HP MediaSmart Server or Home-build? RRS feed

  • General discussion

  • Looking at setting up a Home Server for the first time.

    What are your thoughts regarding using either of these as hardware platforms. Primarily concerned about the proprietary nature of updates and such from HP. Not really interested in the HP add-ons. To be used mostly for backup of 2-4 PCs, photo collection backup, file sharing, some web hosting and maybe remote access.

    No issues with building my own server, been in the IT field for quite a while.

    Considering the following;
    - Dedicated OS drive
    - 2-WD Green 1TB data drives
    - AeroCool M40 case
    - Motherboard: something along the lines of an Intel-based Asus mATX
    - 1-2GB memory

    Thoughts, concerns, suggestions?

    Monday, October 6, 2008 2:35 PM

All replies

  • HP is a nice box for people, who don't have a fable for IT.
    Its looking great, is preinstalled, usually functions and does it's job.

    I prefer to use a self built model for various reasons, especially:
    I can give the system the horsepower I want and don't have to take the limited performance of a premade box.
    I really dislike headless devices for troubleshooting, testing and experimenting.
    I do not wish to depend from a time consuming warranty replacement, if something breaks.
    It doesn't cost much more.

    For your own config I recommend a 3rd harddisk to use the full powers of WHS technology.

    Best greetings from Germany
    Monday, October 6, 2008 2:53 PM
  • Thanks for your reply, Olaf.

    Good points and I agree headless is a concern as well. The MediaSmart Server seems like a nice package but not as flexible as a self-built server.

    Still looking for Green components that might mimic some of the HP components.

    I understand about the 3rd hard-drive that's why I would dedicate one to the OS. I suppose 500GB would be plenty.


    Monday, October 6, 2008 3:25 PM
  • There's a trade-off involved. The HP is a nice looking unit, and if all you're looking for is basic WHS functionality, it does the job just fine. (I've had one for nearly a year.) If you're planning to add a lot of functionality on top, the HP is significantly underpowered for the role. 

    However, if you are planning to add a lot of stuff on top, you should be aware that Windows Home Server is not designed to be, and should not be placed in the role of, Windows Server 2003 Lite. Because it's designed to be a headless system that end users will interact with only through shares, the web site, and the WHS Console application, many of the tools and techniques you're possibly familiar with from Windows Server installations offer a (significant, in some cases) chance of OS corruption, data loss, etc. Given that WHS is intended to be the central repository for all your digital stuff, and your primary home backup solution, this is a not-insignificant consideration.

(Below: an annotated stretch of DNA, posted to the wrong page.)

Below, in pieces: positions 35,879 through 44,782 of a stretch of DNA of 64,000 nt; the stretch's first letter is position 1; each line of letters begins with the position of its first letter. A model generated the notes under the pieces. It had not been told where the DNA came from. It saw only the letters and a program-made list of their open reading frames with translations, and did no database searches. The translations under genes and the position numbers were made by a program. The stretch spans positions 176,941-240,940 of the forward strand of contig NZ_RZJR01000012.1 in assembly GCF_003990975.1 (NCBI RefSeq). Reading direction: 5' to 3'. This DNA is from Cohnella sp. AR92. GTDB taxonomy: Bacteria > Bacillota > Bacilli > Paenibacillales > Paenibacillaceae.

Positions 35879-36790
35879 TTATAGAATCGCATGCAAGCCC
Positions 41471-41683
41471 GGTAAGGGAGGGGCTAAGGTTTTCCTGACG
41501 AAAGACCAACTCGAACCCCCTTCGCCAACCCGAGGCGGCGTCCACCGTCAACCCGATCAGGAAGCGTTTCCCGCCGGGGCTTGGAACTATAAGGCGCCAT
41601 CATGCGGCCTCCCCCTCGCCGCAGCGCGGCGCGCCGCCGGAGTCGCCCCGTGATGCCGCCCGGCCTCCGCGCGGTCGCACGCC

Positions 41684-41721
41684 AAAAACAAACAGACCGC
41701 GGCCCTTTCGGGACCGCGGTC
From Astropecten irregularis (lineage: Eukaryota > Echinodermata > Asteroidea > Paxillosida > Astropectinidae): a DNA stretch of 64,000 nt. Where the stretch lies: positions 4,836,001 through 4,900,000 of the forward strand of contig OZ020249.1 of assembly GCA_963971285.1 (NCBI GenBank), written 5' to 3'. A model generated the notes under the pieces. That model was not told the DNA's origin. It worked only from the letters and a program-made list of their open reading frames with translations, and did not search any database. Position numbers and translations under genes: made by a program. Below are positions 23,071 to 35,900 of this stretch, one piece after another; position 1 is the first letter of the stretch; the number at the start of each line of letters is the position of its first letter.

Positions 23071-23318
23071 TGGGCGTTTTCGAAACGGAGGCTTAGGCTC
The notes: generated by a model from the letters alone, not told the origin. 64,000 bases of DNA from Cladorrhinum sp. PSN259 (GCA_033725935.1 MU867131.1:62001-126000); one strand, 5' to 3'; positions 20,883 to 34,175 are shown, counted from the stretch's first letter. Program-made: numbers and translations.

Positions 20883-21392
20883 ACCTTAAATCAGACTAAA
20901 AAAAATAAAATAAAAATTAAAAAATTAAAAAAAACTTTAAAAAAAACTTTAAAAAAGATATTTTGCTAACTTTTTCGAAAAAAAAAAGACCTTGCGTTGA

I would say that you should read more about WHS, checking out the various documents available on the Microsoft WHS Support Center. That will give you a much better idea of what WHS is and is not designed to do. If you find that you have little use for WHS functionality, and need for much functionality that's not built in, then you may be better off with Windows Server 2003.

    I'm not on the WHS team, I just post a lot. :)
    Monday, October 6, 2008 3:40 PM

    Ken, thanks for the insight. I understand that WHS should not be used beyond it's means and that many get in trouble in doing so. I've seen many abuses along the way and this sage advice goes for any OS not just WHS although, I can see how this might be problem with those familiar with Windows 2003.


    I think generally just having the automated backup functionality would be beneficial as well as a way of sharing and retrieving files.


    What shortfalls, if any, do you consider essential that W2k3 offers over WHS? Would you recommend W2k3 or even SBS over WHS for similar tasks?

    Monday, October 6, 2008 3:59 PM
  • I would say you should take a look at the WHS documentation. If you find that there are a lot of things that you really want to do with your server that aren't listed, you should consider Windows Server 2003. In general, though, my opinion is that there is little in the way of traditional IT roles that WHS doesn't do that's appropriate for the home. Home users don't need AD, they don't need Exchange (and most home users are very satisfied with their current hosted solution), they don't (usually) need to host multiple web sites at home, etc.

    To take one of your "desirements" as an example, if you really need to be able to host web sites at home, Windows Home Server will not make it easy. (Possible? Yes. Easy? No.) Personally, though, I would prefer to host with a web presence provider, because they will (in theory) do a better job of maintenance than I would.

    Of the list of things you indicate you'd like to do, though, the only thing that WHS doesn't really do is the hosting of multiple web sites. And you may find that the HP MediaSmart even offers the web connectivity you actually want. :)

    I'm not on the WHS team, I just post a lot. :)
    Monday, October 6, 2008 5:18 PM